On the Farm

Paepae Patch

Paepae ‘O He’eia and KUPU helped us open up patch #20 in one day.

One of our biggest kalo so far, over 7lbs.

2018 has been our highest yielding year since we began planting in 2008. Closing out the year, we have harvested nearly 30,000 pounds of kalo. 17,000 pounds went out to families, restaurants, and suppliers in the form of raw kalo. The remainder was sold as poi or kalo paʻa. Due to large harvests early on in the year, (4,000 pounds of kalo harvested in the month of May alone) we had to cease poi production during the summertime. It was a nice break from pulling kalo. Sometimes we would spend most of the week just harvesting kalo, doing nothing but pulling and cleaning kalo for several days in a row. Plus, this break allowed our crew more time to work on the many other necessary tasks at the lo`i and take two weeks off to go on a life-changing expedition with the whole crew to the island of Rurutu in the Australs. (If you havenʻt had a chance, make sure to watch the video of our experience.)

With the help of our great summer intern crew we were able to clear, prepare, and plant patch number 21: Zack Patch (chee!). This was the second lo`i we built out this year, after Paepae patch which was cleared in a single workday with the Paepae crew earlier this spring (all of our patches are named after crews or individuals who have spent significant time helping to build out a particular patch). Next, to Paepae patch we have also prepared an area for our future hale, where we will hold lessons and host community groups. Construction and thatch work on the hale are set to begin early in 2019.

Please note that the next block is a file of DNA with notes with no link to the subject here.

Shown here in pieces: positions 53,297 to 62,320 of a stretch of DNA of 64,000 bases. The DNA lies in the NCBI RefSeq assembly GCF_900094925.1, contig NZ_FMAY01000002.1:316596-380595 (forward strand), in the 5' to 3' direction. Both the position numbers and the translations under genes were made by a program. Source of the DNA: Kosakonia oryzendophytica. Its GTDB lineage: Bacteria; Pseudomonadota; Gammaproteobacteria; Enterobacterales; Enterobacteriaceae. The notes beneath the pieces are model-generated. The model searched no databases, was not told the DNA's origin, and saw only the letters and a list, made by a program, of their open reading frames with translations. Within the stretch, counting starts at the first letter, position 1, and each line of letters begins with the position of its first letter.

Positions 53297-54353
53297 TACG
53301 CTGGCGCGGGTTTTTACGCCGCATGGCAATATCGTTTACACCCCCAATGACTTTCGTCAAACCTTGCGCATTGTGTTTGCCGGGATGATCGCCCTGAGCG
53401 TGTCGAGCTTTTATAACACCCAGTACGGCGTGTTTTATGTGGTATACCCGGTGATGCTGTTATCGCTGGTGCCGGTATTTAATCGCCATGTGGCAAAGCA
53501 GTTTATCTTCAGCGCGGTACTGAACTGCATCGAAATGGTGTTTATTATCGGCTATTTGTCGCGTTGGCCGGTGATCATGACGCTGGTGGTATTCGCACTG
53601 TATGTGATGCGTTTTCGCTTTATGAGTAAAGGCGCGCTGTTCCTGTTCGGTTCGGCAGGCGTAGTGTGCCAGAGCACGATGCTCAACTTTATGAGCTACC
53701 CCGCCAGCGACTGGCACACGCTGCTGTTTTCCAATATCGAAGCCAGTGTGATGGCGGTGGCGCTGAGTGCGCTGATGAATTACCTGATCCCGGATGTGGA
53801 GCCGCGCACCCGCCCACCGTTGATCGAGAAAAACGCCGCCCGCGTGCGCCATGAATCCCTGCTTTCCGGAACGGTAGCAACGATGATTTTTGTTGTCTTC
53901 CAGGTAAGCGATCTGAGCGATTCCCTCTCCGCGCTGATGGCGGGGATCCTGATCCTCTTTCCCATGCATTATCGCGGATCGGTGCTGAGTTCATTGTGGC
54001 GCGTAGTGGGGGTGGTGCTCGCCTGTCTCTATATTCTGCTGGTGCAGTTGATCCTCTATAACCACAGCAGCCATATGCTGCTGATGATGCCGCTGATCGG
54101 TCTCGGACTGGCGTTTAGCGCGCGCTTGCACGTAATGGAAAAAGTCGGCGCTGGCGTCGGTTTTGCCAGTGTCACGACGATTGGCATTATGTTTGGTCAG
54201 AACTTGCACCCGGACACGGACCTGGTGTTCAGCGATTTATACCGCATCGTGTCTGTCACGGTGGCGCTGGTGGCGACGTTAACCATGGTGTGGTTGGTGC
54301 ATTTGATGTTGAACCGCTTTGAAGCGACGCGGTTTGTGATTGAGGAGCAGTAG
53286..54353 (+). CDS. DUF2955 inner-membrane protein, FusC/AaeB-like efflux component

The cycle begins again, planting huli.

And of course, we dedicated much of our time to usual farm work, making sure we caught up on planting and fertilizing cycles and knocking down the jungle of weeds that always show up when we aren’t looking. Unfortunately, with all the wet weather we had this year and the increased flooding which resulted from it, we experienced some crop losses, especially in those patches planted in the beginning of this year. It’s a bit of a bummer when we spend time preparing and planting a patch only to have all the huli die after spending an entire weekend completely under water. That is simply the nature of farming. Our labor certainly helps the kalo to grow but ultimately so much is decided by the `āina and is completely outside of our control. Times like those are a reminder to keep humble in light of our record kalo production and sales.

Written by Zack Pilien Lead Co-Farm Manager